Thinking across Cultures

By Donald M. Topping; Doris C. Crowell et al. | Go to book overview

26
The Influence of Occupational Experience in Spatial Development of Children in a Rural Indian Setting
Swapna Mukhopadhyay Syracuse UniversityThe present study explores the role of cultural context in the development of basic spatio-cognitive understanding of children. As a dissertation research conducted over a period of a year in rural India, the basic questions addressed are:
Do children growing up in different cultures have different strategies or ways of thinking about their visual environment?
To what extent does the ordering of the objects or events in their visual environments shape or direct their thinking?
Do their cognitive organization and representational information differ with respect to the socio-cultural environments in which they are located?

The primary aim was to explore the nature of cognitive enrichment or amplification of spatial skills as they occur in the work settings of three different occupational groups or castes in India: weaver, potter, and farmer and examine the resulting patterns of cognitive performances of their younger members in naturalistic settings. The repertoire of a child's available experience (together with its organizational structure) which is necessary for meaningful functioning and survival in a certain cultural ecology provide for the cognitive enrichment.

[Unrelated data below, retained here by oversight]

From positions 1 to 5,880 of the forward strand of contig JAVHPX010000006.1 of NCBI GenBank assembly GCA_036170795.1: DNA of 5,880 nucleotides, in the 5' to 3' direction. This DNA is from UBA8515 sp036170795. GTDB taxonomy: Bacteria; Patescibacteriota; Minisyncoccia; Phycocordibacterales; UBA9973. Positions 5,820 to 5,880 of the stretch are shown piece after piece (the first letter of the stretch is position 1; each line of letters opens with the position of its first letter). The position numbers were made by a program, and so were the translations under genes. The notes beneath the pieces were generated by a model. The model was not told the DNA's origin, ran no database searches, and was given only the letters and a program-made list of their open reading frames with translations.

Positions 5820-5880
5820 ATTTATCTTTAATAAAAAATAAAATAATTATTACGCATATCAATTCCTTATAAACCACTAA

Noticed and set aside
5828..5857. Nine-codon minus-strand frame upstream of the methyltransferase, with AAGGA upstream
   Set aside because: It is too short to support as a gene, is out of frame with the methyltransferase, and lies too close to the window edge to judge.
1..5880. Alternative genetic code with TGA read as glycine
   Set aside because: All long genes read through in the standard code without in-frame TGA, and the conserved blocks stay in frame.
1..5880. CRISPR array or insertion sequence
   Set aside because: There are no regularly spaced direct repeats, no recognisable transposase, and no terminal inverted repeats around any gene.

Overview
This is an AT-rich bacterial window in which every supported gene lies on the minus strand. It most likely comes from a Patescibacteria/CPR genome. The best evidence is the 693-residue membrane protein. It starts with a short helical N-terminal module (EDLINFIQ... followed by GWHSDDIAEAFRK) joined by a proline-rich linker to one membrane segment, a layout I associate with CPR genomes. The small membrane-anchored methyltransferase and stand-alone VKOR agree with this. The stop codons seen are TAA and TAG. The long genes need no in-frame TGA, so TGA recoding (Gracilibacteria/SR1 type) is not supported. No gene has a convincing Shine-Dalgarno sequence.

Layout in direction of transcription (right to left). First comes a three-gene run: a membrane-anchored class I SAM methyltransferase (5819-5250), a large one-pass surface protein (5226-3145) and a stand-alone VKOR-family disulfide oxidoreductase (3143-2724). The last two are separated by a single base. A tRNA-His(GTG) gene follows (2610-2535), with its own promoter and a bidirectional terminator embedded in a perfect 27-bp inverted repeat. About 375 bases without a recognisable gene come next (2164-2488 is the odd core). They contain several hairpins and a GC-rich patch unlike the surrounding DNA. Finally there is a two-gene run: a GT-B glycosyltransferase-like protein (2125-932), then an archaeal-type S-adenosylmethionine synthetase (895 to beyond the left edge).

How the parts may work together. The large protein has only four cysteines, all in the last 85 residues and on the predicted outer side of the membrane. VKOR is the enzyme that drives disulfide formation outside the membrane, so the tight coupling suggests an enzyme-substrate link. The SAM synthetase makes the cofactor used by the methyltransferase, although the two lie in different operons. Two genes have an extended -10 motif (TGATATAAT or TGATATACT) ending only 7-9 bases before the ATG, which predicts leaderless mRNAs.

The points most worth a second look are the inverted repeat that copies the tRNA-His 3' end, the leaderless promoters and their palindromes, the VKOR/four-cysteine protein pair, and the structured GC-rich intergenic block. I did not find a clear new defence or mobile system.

Caste in India is an ancient and traditional form of occupational segregation. Unlike the members of higher castes, the rural artisan castes (low in social and economic status), continue to follow their traditional vocations. Because of their low economic status, the entire family of an artisan must take part in the production process. As a result, the informal educational setting of apprenticeship training of the young in the family craft is a product

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